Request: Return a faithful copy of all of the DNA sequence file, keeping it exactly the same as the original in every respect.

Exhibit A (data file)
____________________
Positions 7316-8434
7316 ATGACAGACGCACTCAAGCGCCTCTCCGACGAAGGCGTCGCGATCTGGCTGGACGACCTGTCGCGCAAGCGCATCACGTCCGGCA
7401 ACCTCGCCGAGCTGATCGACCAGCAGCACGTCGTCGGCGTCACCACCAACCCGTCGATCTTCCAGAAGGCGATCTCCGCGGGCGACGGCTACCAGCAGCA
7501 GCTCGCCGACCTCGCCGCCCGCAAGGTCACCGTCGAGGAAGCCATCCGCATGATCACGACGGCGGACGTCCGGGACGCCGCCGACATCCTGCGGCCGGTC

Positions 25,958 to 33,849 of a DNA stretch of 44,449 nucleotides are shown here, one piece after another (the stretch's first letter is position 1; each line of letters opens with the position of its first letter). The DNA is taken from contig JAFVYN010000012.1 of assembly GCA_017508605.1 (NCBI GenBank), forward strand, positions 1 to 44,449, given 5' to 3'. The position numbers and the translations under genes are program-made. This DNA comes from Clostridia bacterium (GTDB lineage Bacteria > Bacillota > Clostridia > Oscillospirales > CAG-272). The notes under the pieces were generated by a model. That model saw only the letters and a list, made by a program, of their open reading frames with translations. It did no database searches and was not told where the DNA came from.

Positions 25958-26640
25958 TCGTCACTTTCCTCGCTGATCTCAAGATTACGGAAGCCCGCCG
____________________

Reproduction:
Positions 7316-8434
7316 ATGACAGACGCACTCAAGCGCCTCTCCGACGAAGGCGTCGCGATCTGGCTGGACGACCTGTCGCGCAAGCGCATCACGTCCGGCA
7401 ACCTCGCCGAGCTGATCGACCAGCAGCACGTCGTCGGCGTCACCACCAACCCGTCGATCTTCCAGAAGGCGATCTCCGCGGGCGACGGCTACCAGCAGCA
7501 GCTCGCCGACCTCGCCGCCCGCAAGGTCACCGTCGAGGAAGCCATCCGCATGATCACGACGGCGGACGTCCGGGACGCCGCCGACATCCTGCGGCCGGTC

Positions 25,958 to 33,849 of a DNA stretch of 44,449 nucleotides are shown here, one piece after another (the stretch's first letter is position 1; each line of letters opens with the position of its first letter). The DNA is taken from contig JAFVYN010000012.1 of assembly GCA_017508605.1 (NCBI GenBank), forward strand, positions 1 to 44,449, given 5' to 3'. The position numbers and the translations under genes are program-made. This DNA comes from Clostridia bacterium (GTDB lineage Bacteria > Bacillota > Clostridia > Oscillospirales > CAG-272). The notes under the pieces were generated by a model. That model saw only the letters and a list, made by a program, of their open reading frames with translations. It did no database searches and was not told where the DNA came from.

Positions 25958-26640
25958 TCGTCACTTTCCTCGCTGATCTCAAGATTACGGAAGCCCGCCG